The world-wide recession, which started in 2008, is still continuing. Shipping, being a service industry cannot remain untouched and therefore the most feared recession is setting its foot in the shipping industry.
The recession started in USA in 2008, quickly caught the markets of Europe. Since more than half of the world caught in recession, the shipping industry could not get escape.
The nature of shipping business is more dependent on prediction as the ship building takes time. More number of ships ordered from yard during the boom is now adding to the fire of recession in the shipping industry.
The supply of ships now is too high. The boom in commodities prices earlier to financial crisis gave rise to demand of new ships from yard. These new ships, being delivered now are adding to over-supply of ships. This is resulting in very low fright rates.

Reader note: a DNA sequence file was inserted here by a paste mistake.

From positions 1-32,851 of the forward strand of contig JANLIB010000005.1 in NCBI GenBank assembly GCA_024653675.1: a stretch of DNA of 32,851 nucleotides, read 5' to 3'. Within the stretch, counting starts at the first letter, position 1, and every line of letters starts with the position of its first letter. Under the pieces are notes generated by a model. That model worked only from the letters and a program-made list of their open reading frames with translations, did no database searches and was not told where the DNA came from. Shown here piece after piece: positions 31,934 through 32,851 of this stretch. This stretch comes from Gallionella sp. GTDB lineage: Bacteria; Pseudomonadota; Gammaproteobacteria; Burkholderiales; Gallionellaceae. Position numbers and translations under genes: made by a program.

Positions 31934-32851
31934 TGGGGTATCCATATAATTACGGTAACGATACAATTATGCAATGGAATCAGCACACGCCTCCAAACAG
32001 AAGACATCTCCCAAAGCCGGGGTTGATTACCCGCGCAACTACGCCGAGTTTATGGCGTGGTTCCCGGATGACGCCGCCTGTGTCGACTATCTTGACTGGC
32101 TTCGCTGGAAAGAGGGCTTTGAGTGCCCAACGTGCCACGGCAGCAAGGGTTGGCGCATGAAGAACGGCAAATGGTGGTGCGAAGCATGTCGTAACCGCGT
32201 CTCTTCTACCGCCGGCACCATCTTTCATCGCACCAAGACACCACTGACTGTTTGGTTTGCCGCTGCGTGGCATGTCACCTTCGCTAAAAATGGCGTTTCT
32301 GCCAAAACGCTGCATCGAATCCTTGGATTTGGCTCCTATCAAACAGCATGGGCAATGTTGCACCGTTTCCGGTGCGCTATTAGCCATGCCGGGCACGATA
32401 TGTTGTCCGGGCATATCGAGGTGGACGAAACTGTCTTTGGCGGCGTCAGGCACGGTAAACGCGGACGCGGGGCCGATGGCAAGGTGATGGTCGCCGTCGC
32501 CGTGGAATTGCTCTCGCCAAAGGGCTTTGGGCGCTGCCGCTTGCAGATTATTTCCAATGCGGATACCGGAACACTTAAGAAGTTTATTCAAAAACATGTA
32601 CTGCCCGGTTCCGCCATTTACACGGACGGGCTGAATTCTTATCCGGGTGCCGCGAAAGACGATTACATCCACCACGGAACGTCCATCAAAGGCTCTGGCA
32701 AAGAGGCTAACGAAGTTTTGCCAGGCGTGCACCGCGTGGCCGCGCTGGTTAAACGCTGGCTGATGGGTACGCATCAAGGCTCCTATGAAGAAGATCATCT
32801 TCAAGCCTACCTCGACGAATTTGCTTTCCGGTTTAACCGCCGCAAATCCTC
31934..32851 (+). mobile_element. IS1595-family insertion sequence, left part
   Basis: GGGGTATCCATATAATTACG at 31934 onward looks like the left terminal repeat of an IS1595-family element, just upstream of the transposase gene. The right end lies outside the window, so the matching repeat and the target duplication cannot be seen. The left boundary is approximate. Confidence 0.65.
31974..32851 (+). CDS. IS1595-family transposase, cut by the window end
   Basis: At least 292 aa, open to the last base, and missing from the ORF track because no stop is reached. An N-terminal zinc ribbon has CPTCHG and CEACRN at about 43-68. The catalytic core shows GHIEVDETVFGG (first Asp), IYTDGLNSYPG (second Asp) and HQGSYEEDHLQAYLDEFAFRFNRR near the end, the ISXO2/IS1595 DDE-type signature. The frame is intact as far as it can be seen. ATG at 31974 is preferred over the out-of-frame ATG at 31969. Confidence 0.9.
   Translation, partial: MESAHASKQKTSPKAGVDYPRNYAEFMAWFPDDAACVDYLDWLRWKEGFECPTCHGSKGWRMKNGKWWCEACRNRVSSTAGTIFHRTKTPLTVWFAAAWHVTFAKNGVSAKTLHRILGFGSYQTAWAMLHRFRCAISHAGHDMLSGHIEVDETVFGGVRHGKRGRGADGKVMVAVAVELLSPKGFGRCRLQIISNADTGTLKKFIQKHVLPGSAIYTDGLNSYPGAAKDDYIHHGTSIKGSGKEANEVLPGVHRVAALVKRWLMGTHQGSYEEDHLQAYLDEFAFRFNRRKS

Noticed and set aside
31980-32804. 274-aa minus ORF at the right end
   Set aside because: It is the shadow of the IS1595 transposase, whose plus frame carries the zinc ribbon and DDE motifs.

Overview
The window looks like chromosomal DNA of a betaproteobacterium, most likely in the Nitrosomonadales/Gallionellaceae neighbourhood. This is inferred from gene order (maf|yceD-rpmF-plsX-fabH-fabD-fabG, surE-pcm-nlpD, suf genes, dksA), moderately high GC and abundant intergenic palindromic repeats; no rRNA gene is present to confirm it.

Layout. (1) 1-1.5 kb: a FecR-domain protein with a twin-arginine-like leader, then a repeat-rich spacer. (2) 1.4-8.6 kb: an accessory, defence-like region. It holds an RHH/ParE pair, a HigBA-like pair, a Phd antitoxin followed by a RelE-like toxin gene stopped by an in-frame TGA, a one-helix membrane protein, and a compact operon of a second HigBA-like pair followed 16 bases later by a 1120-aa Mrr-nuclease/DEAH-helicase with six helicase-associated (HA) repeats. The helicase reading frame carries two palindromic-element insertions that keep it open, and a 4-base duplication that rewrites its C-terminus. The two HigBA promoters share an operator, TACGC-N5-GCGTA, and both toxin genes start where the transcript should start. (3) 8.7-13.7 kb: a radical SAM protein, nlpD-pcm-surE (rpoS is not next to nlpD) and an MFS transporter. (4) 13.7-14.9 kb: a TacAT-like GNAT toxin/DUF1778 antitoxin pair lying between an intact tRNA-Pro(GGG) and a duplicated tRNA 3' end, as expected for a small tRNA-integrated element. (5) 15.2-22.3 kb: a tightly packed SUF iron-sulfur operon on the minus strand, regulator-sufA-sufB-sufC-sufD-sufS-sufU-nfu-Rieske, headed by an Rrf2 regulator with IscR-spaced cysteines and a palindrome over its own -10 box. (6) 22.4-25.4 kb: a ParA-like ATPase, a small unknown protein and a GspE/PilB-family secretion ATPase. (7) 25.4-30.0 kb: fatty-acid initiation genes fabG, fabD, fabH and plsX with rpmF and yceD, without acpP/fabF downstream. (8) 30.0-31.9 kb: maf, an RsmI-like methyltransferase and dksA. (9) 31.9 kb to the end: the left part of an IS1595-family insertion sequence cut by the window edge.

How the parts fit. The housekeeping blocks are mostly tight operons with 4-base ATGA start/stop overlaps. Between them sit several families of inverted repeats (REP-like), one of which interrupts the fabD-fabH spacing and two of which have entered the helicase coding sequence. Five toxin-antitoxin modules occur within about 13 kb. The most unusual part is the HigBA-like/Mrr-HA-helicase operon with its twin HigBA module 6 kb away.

The Baltic index for dry bulk is all time low. The dry bulk owners are running their ships at loss. Only cash rich owners are able to sustain the loss hoping that the market will recover. The end of tunnel is still not visible.
The seafarers, sailing on dry bulkers will get affected as more ships are getting layed. Singapore, Malaysia, South Korea, Hong Kong ports can be seen with increasing number of layed up vessels.
Adversity always has the opportunities and this is true for shipping as well for all the stake holders like owners, ships managers and seafarers. Seafarers can make use of this time for upgrading their skills, certification and specialisation. Specialisation in dangerous cargo can be taken up by those who are in dry bulk sector. This will give better edge to their career in future.